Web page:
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By Mele Laumanu Petelo

HONOLULU, Hawaii (July 30, 1997 - PIDP/CPIS)---The finance sub-committee of Tonga’s Parliament is studying a petition from local squash pumpkin growers, seeking compensation of five million pa’anga (approximately $US 4.5 million), including bank loan repayments.

The request for funds results from last year’s squash pumpkin market price slump, which saw prices drop more than a third compared to 1995.

Prices offered by Japanese importers last year were the lowest ever since the once-lucrative squash pumpkin trade began between Tonga and Japan more than ten years ago.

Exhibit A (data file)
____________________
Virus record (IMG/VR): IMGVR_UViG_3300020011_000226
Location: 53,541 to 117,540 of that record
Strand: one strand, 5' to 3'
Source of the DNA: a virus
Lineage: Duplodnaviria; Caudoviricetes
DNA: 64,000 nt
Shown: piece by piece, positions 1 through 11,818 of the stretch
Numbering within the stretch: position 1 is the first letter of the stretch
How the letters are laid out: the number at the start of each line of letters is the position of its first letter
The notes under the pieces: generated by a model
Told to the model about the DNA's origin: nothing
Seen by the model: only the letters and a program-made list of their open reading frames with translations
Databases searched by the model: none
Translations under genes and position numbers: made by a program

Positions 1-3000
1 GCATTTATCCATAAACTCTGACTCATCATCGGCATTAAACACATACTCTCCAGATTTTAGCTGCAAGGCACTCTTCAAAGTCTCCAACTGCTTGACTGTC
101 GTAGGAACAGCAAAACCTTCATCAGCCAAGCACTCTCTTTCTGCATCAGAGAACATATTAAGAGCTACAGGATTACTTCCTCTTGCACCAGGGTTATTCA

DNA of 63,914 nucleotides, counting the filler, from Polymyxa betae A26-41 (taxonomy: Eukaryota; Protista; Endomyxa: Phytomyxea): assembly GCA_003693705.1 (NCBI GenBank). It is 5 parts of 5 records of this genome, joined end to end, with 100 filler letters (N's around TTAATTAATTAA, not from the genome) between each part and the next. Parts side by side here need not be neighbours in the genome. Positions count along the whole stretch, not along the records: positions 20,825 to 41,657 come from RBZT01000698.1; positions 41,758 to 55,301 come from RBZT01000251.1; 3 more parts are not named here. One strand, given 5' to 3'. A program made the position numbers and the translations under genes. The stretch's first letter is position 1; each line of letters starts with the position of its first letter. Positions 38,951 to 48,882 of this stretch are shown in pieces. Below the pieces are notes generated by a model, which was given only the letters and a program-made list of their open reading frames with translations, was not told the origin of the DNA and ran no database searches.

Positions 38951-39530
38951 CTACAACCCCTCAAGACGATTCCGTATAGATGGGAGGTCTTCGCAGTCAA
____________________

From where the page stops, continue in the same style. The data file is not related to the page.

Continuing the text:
More than 800 growers on the main island of Tongatapu and the Ha’apai group, two of the three main squash pumpkin growing areas, signed the compensation petitions submitted to Parliament.

The Parliament took two days to deliberate over the matter and then decided to refer the petition to the finance sub-committee, which has been requested to report back with recommendations.

Growers generally obtain loan funds from the Tonga Development Bank at the beginning of each growing season, making full repayment when it ends. However, the majority of growers operated at a loss last year, when the price dropped from about one pa’anga per kilogram in l995, to an average of just 30 seniti last year.

They say they are unable to make repayment of the loans and now seek Parliament's financial assistance.

Average annual earnings from squash pumpkin exports in the early 90’s were more than 20 million pa’anga.

It is expected that the kingdom will earn between 15 and 20 million pa’anga from this year’s exports.

Squash pumpkin now is Tonga's major cash crop.

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